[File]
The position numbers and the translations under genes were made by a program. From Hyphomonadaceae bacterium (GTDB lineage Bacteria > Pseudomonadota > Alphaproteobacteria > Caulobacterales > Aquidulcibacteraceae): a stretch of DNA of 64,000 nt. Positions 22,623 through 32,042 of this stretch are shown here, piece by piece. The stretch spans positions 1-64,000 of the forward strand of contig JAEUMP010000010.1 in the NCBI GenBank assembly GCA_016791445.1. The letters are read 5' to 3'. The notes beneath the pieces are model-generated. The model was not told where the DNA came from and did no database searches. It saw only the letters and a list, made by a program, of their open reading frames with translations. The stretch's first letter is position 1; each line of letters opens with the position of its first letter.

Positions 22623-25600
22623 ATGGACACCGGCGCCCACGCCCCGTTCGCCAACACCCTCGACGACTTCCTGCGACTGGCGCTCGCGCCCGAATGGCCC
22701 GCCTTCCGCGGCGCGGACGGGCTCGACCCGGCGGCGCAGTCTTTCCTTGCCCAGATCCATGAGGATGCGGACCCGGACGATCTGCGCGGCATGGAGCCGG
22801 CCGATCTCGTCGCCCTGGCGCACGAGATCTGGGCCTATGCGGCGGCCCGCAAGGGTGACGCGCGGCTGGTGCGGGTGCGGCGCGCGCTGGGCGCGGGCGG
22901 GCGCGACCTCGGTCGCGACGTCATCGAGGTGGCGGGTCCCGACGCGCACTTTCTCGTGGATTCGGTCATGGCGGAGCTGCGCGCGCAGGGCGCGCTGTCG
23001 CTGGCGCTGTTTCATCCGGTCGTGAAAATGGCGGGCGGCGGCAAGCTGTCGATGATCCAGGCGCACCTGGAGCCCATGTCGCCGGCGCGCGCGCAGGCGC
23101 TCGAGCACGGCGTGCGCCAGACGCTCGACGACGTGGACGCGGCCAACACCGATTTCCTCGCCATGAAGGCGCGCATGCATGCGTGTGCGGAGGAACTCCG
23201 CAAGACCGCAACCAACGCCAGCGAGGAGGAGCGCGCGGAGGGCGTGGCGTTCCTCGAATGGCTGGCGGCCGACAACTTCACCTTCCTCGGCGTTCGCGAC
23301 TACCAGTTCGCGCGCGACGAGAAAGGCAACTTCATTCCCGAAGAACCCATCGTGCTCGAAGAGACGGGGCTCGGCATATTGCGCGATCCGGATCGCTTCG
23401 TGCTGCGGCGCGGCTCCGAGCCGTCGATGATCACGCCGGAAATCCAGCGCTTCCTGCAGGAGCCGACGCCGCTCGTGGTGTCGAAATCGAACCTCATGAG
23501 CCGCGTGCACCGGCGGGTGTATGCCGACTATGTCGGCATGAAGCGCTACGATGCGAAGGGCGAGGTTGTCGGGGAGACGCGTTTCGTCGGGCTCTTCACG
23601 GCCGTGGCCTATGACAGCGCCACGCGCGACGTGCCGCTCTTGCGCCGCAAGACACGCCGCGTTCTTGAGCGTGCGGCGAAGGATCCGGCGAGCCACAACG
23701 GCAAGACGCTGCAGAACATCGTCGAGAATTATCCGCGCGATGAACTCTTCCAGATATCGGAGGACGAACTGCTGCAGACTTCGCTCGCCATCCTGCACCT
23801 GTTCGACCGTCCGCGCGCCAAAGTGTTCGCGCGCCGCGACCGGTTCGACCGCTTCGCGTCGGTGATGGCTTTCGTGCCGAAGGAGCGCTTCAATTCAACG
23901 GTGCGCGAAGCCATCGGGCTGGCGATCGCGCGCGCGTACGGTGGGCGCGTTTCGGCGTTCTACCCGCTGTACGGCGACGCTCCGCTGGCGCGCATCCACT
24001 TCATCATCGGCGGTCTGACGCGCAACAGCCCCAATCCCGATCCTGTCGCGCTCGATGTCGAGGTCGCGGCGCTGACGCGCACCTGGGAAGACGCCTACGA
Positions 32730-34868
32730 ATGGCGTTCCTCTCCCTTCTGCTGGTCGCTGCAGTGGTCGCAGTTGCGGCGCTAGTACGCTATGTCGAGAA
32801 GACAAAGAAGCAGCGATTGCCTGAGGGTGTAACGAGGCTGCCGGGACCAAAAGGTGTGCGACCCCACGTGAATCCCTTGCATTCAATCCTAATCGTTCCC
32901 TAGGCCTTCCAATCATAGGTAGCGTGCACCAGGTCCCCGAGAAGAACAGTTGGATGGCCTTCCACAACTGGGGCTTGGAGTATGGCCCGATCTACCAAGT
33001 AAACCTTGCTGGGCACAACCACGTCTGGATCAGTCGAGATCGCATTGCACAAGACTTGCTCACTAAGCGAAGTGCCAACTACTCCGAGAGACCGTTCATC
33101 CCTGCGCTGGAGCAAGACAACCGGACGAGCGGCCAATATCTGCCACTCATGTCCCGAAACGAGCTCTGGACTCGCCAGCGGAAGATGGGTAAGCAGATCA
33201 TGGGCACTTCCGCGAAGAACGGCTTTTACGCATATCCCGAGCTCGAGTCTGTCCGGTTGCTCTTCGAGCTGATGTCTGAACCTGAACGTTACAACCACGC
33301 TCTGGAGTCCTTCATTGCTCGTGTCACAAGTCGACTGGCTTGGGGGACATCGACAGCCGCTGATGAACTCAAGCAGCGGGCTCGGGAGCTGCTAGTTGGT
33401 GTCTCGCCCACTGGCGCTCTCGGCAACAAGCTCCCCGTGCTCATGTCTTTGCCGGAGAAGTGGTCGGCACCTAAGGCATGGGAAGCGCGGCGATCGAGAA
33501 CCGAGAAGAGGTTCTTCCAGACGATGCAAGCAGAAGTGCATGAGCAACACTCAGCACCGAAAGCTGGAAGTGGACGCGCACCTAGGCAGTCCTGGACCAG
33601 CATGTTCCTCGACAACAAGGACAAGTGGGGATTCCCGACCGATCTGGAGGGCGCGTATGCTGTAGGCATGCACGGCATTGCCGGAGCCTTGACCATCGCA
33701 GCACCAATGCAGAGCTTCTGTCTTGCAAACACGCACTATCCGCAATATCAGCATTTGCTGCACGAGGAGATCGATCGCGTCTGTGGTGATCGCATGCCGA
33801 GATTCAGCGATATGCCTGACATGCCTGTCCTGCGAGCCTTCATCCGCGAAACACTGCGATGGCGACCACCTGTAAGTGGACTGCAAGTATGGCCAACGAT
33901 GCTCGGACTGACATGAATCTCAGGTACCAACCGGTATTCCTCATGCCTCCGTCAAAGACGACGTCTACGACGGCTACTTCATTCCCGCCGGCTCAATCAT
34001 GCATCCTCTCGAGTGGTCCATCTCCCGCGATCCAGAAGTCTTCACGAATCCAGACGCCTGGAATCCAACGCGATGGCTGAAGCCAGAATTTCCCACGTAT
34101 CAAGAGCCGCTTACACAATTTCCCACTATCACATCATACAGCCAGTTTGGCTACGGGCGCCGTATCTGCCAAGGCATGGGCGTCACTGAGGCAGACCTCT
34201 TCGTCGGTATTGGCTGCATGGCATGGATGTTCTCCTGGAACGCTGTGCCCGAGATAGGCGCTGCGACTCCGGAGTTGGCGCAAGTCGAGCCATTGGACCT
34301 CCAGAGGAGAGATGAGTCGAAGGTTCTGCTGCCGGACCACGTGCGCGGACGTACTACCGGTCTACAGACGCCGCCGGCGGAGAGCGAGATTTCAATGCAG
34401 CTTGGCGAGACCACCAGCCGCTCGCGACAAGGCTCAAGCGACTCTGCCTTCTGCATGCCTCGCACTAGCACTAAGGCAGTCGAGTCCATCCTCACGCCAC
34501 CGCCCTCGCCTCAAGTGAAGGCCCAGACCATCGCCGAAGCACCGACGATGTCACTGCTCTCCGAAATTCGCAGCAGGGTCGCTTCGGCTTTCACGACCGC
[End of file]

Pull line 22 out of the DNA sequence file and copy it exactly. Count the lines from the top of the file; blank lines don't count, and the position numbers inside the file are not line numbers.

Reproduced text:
33001 AAACCTTGCTGGGCACAACCACGTCTGGATCAGTCGAGATCGCATTGCACAAGACTTGCTCACTAAGCGAAGTGCCAACTACTCCGAGAGACCGTTCATC